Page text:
Aftershocks can go on for years

The inevitable happens …. Geryon meets Herakles again, with predictable consequences:

The effort it took to pull himself
away from Herakles’ eyes
could have been measured on the scale devised by Richter.

But things are not the same, for Herakles is with another man.

Volcanoes and earthquakes make repeated appearances in Carson’s work. They also feature in Autobiography of Red, where they symbolise some of the effects of a (troubled) love relationship. So when Ancash, Herakles’ new friend, notes that ‘aftershocks can go on for years’, Geryon laconically replies, ‘I know’, thinking not of tectonic movements but of the aftershocks of his relationship with Herakles, which are still troubling him many years on.

It is all too much for him. After a while, Geryon can’t cope with the company of the two friends any more. He ‘threw himself out the door’, we are told in typical ‘Carsonesque’ fashion, only to end up ‘in his hotel room on the end of the bed staring at the blank TV screen’.

It was seven a.m. Total agitation possessed him. He had held off phoning Herakles
for two days. Even now he was not
looking at the telephone (which he had placed in the bottom of his sock drawer).

when from deep in its cave of socks the telephone
rang. Geryon dove for it.

Some time later, Herakles, Geryon and Ancash visit a Peruvian volcano, which, in ancient times, used to be worshipped as a deity. People were thrown into it, Ancash explains, not for sacrifice but as a testing procedure:

They were looking for people
from the inside. Wise ones.

‘People from the inside’ – like Geryon, in other words, who not only is an inside person, an introvert, but has shown himself to be of considerable intellectual and emotional depth.

Then, in one of the book’s most poignant moments, Ancash explains to Geryon that some of those who had been thrown into the volcano return. They manage this due to their wings:

Wings? Yes that’s what they say the Yazcamac return as red people with wings,
all their weaknesses burned away –
and their mortality.

Like Geryon again, who is red and has wings, two features that have been troubling him all his life but are here shown to be something rather special. In a book that has layers upon layers, Carson plays with the ancient story upon which it is based and which features a red monster. But who is the monster in this story, deep, thoughtful Geryon, the wise inside person, or Herakles, who comes across as shallow and selfish, oblivious to the feelings of his two friends?

Geryon, we read, ‘thought about thoughts’.

Even when they were lovers
he had never known what Herakles was thinking.

What Geryon was thinking Herakles never asked. In the space between them
developed a dangerous cloud.

Or consider the following conversation, which illustrates so well how people can be together and yet not be together at all:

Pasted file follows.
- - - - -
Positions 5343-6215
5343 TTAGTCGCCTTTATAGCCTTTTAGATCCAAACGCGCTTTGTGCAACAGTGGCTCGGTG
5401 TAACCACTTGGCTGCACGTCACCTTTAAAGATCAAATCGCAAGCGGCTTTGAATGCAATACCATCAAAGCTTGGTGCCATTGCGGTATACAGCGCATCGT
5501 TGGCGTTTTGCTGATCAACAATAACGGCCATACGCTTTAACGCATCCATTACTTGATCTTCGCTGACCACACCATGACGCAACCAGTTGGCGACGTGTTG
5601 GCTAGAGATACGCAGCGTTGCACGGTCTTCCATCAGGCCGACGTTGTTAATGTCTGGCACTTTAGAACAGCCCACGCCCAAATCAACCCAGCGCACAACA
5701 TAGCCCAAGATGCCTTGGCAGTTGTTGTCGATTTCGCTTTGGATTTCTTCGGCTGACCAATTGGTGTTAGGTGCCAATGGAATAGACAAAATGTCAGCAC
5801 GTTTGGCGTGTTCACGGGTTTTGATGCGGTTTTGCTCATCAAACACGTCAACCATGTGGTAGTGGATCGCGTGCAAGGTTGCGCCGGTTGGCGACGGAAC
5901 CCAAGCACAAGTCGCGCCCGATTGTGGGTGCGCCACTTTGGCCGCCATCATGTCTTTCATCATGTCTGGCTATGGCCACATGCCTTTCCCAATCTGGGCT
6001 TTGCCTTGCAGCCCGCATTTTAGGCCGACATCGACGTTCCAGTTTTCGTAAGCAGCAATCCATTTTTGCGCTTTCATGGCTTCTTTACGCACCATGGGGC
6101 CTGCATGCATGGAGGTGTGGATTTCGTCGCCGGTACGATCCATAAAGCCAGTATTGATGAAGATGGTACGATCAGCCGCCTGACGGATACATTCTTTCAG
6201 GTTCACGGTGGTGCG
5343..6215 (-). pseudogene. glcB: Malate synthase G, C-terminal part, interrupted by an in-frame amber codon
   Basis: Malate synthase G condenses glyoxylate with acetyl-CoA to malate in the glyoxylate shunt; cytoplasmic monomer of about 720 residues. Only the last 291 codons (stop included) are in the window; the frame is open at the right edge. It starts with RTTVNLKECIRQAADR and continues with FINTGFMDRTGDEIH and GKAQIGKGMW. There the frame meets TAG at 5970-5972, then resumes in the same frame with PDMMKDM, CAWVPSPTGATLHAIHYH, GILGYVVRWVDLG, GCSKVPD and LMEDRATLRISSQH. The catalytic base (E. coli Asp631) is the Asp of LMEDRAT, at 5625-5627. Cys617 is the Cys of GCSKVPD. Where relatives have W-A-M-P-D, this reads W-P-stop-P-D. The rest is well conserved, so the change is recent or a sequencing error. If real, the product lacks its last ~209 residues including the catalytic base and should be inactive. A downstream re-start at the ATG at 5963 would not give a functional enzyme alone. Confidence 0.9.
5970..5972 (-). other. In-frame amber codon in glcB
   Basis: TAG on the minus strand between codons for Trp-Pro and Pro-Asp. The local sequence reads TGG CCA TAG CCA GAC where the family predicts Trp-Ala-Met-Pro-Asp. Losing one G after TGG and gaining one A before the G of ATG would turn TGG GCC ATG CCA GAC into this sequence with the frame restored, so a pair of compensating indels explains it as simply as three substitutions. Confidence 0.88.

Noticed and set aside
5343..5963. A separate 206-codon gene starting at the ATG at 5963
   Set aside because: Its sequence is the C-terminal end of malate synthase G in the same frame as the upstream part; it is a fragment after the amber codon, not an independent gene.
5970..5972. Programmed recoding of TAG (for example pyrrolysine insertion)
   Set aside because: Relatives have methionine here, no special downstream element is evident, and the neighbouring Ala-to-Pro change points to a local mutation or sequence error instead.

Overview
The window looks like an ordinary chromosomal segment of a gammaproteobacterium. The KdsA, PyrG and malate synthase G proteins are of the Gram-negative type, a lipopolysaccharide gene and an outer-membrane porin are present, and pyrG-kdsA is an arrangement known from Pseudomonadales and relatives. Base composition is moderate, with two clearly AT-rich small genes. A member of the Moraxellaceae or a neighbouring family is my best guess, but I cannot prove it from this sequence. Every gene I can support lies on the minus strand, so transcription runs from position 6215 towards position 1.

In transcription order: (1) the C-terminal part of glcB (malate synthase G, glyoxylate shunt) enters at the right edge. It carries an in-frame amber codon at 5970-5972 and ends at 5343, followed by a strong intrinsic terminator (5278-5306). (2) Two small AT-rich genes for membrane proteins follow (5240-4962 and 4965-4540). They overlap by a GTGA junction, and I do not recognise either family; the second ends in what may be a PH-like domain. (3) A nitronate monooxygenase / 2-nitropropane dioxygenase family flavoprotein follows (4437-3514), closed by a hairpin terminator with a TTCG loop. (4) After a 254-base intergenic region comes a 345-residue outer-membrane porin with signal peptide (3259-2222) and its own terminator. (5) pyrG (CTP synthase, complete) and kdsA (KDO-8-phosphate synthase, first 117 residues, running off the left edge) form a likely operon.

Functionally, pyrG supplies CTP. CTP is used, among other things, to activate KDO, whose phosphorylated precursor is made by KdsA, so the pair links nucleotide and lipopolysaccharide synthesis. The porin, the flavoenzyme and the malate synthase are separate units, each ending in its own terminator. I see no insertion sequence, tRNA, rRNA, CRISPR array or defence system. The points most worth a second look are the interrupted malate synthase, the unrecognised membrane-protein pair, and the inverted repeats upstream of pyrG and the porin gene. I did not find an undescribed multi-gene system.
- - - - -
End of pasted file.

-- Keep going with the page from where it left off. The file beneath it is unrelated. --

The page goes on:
Geryon what’s wrong? Jesus I hate it when you cry. What is it?
Geryon thinks hard.
I once loved you, now I don’t know you at all. He does not say this.
I was thinking about time – he gropes –
you know how apart people are in time together and apart at the same time – stops.

All the while, Geryon keeps on struggling, as my last two examples, both couched in language that only Carson could manage, illustrate:

It is all wrong.
Wrongness came like a lone finger
chopping through the room and he ducked.

He slid off the bed quickly. Thorns all around him black and glistening
but he passed through unhurt …

.

The roof

A wonderful description of life in Lima:

Ancash’s mother had the roof divided into living,
sleeping and horticultural areas.
Beside the water tank was where guests slept. Next to that was ‘Ancash’s room,’
an area bordered on one side by the clothesline,
where Ancash had neatly arranged his T-shirts on hangers, and on the other side
by a scarred highboy inlaid with mother-of-pearl.
Beside the highboy was the library. Here were two sofas and a bookcase packed
with books. On the writing desk stood
piles of paper weighted down with tins of tobacco and a gooseneck reading lamp
that plugged into a cracked extension cord
running across the desk and over the roof and down the ladder to the kitchen.
Ancash had made a ceiling of palm fronds
above the library. They moved and clicked in the wind like wooden tongues.
Next to the library was a squat structure
built of clear heavy plastic and some pieces of dismantled telephone booth.
Here Ancash’s mother grew a cash crop
of marijuana and herbs for cooking. She called it Festinito (‘Little Feast’)
and said it was her favorite place
in the world. Plaster figures of St. Francis and St. Rose of Lima were placed
encouragingly among the plants.
She herself slept next to the Little Feast on a cot piled high with bright blankets.

From Anne Carson, Autobiography of Red: A Novel in Verse

Under the seams runs the pain

Geryon struggles on in Anne Carson’s Autobiography of Red, grieving for the devastating loss of a lover. But we also learn about other aspects of his life. Like Carson herself (there are strong autobiographical references in this story), he is a linguist. And so, sat in a café in Buenos Aires, ‘he rummaged inside himself for Spanish phrases’. Yet what he found was that

German irregular verbs
were marching across his mind as the waiter drew up at his table and stood …

Two key issues that pervade the narrative are Geryon’s difficulties with self-acceptance (being red and endowed with wings, he is noticeably different from everyone else) and how he is perceived by others. Thus there is

the fear of ridicule,
to which everyday life as a winged red person had accommodated Geryon early in life …

as well as this telling dialogue with a woman he met in a bar:

Who can a monster blame for being red?
What? said Geryon starting forward.
I said looks like time for you to get home to bed, she repeated, and stood,
pocketing her cigarettes.

One of his endearing character traits is a desperate need for order. As he enters a lecture room, we are told:

Geryon disliked a room without rows.
His brain went running back and forth over the disorder of desks trying to see
straight lines. Each time finding
an odd number it jammed then restarted.

On another occasion, he struggles when someone he has enjoyed a good conversation with leaves the bar, abandoning him to the company of virtual strangers.

Oh don’t go, thought Geryon who felt himself starting
to slide off the surface of the room
like an olive off a plate. When the plate attained an angle of thirty degrees
he would vanish into his own blankness.

And so:

Geryon subsided into his overcoat
letting the talk flow over him warm as a bath.